Lucy is turning one on Thursday. To celebrate, I am buying mini muffins at Trader Joe’s and then dropping them off with her at daycare so I can work. But if I were the kind of mother who tooled around with Gwyneth Paltrow, or this fucking lady, I imagine it would go more like this:
I awake at 4am, perfectly revitalized, radiating the warm goodness of the sun goddess, even though she still slumbers (O, lazy empress!). I rise from my organic, lavender-scented cotton bedsheets and walk fiercely to my meditation room. I am surrounded by pillows, bejeweled by Tibetan monks in the brisk mountains of another Asia. I practice cunnilingal yoga, by curling my tongue around a single crystal while in Warrior 2 pose.
After my morning retreat, I levitate towards the kitchen, where I heat electrolyte-enhanced spring water in a small copper kettle. I add a squeeze of organic meyer lemon from my grandmother’s tree. I pour a small bowl of endangered tigers milk, and lap at it like a cat.
Before Rohan wakes, I quietly enter his room with a black velveteen bag of healing crystals. I pass each crystal over his small, perfect body while chanting in Sanskrit. His eyes peel open; they are laced with tears. “I love you, Mama,” he says. These are his first words. I peel a bursting breast from my silken robe and weep as he latches.
At 7am, Rohan and I sit down for breakfast, an alkalizing blended green juice of organic kale and seaweed, filtered through pristine white sands and moon rock. Rohan gazes up at me lovingly, and I down at him, and we stare at each other, getting lost in our love gazes while we sip. The breakfast nook is teeming with warm energy and thick linen curtains. “Happy year of your birth,” I declare. He nods, silently, and slowly sips his green-hued nectar.
We each chew a heaping tablespoon of bee pollen as I dress Rohan. First, his under layer of fine silk. Next, he is wrapped in hand-sewn organic cotton, and topped with a sweater knit from the fur of a single alpaca, who was fed a gluten-free diet of only elderberries and pistachio.
While in his room, I explain to him that the tradition of a day of birth anniversary is to receive a present. From beneath my robe, I pull out (as if by magic!) a small, earthen box. He gazes upon it with delight. “Mama!” he exclaims, stunned by his spoils. As he opens the box, beams of light protrude outward from its geometric prison. He dips his tiny hand into the light, and pulls out a single red ruby, affixed to a silver chain. “For your neck,” I say. He smiles, displaying both of his incandescent white teeth.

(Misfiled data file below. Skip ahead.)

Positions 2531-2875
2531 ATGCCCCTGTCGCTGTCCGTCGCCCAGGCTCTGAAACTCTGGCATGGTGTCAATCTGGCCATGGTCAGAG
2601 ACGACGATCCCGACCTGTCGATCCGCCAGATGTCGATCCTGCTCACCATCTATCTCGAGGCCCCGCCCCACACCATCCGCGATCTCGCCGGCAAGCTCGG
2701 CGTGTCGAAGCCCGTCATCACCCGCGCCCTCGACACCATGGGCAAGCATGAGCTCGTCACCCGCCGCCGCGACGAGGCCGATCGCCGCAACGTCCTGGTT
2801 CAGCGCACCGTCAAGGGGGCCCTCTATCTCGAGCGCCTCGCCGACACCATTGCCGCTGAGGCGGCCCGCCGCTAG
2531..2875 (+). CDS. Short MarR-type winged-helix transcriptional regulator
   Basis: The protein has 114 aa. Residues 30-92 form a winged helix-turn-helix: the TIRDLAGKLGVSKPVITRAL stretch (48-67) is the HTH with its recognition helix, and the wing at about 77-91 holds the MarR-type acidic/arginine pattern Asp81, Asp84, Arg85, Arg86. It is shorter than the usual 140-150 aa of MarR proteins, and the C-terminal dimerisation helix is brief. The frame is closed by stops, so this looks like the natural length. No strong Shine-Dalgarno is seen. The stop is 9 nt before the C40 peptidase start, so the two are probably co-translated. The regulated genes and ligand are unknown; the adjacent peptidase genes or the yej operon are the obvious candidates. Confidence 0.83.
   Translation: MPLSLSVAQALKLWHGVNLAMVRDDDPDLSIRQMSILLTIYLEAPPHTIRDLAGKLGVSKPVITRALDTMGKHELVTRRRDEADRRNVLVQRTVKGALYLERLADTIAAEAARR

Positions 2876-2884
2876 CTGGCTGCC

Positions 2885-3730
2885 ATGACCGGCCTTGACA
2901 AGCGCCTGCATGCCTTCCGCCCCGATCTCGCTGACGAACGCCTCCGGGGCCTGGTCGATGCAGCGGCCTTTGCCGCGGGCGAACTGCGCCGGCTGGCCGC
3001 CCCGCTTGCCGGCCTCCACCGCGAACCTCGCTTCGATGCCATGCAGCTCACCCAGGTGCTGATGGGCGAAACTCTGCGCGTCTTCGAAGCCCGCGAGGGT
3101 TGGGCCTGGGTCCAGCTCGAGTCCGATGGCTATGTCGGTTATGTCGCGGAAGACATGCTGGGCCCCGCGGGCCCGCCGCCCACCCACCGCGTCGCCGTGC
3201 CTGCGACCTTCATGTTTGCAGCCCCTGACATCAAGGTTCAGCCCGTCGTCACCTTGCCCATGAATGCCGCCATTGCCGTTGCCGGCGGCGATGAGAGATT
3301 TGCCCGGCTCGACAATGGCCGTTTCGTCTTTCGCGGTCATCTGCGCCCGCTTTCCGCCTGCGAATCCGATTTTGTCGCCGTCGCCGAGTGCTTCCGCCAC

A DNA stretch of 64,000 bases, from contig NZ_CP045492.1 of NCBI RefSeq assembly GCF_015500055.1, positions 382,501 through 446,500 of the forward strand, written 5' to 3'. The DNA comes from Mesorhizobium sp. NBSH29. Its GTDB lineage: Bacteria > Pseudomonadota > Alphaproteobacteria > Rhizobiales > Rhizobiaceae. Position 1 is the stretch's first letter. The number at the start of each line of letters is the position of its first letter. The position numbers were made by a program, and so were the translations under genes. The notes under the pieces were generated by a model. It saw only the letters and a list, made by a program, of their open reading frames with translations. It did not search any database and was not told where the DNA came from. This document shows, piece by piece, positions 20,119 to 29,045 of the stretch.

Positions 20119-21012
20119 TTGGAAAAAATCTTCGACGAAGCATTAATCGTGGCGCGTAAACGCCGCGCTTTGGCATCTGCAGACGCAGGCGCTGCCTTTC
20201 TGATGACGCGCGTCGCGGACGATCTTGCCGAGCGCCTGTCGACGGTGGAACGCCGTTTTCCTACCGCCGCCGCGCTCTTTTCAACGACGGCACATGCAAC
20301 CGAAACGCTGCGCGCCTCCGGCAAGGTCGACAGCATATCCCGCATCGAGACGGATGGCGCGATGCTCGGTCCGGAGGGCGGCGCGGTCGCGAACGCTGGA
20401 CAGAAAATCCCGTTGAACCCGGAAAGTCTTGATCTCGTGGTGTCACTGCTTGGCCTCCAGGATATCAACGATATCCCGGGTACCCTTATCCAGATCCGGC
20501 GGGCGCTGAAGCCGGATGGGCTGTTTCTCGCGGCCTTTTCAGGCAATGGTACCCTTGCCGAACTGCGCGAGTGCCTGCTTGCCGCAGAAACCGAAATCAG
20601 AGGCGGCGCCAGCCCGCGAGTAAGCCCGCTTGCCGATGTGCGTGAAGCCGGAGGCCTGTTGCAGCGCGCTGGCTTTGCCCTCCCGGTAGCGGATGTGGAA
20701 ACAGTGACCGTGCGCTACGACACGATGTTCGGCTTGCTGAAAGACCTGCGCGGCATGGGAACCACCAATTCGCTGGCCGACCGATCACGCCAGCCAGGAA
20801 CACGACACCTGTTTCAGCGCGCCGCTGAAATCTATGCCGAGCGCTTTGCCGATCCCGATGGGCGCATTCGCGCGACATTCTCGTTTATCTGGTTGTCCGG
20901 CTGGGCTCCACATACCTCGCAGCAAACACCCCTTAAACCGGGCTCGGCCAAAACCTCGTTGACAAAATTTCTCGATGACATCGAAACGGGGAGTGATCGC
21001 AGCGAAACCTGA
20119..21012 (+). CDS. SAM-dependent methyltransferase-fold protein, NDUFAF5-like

Now that the celebrating has commenced, I affix Rohan to my body with cottons and other fibres, and we proceed to walk the 7 miles together through downtown LA to my flagship juice store. He is hungry upon arrival, and requests a floral bouquet of cilantro and thai basil to nibble while I examine this mornings batch of raw almond cacao sea foam activated daisy milk. It is not up to my standards, and must be remade. “Do not waste it,” I explain to my employee, all patience. “Make sure this batch is delivered to the homeless youth.” The sun beams a single ray onto my heart chakra as I speak these words.
Rohan and I spend the rest of the day making pilgrimages around LA to my various juice stores. We stop for a lunch of raw, organic zucchini ribbons and seaweed essence, which we eat only until we are pleasantly full and revitalized. We can feel the cells of the zucchini bursting into our own, the flood of energy: we meditate, holding hands. I feed him a small chard of low glycemic vegan chocolate. Happy birthday, my son.
At the end of the day, Rohan again nestled into my heaping breast, I chant and hum ancient melodies. I catch a small beam of light glinting off his ruby necklace, and know that the universe is benevolent. I gaze upward towards the heavens, and smile. I lay my sleeping baby down, nestled into a cloud of blankets, and float airily towards the door.
Exhausted after a long day, the doorbell chimes. I perk up instantly, knowing that my guru has arrived for our nightly 3 hour advanced Savanasanali yoga session. I plop a single raspberry into my mouth, and feel light and joy course through my being. “Thank you for giving your life so that I may have mine,” I say to the raspberry.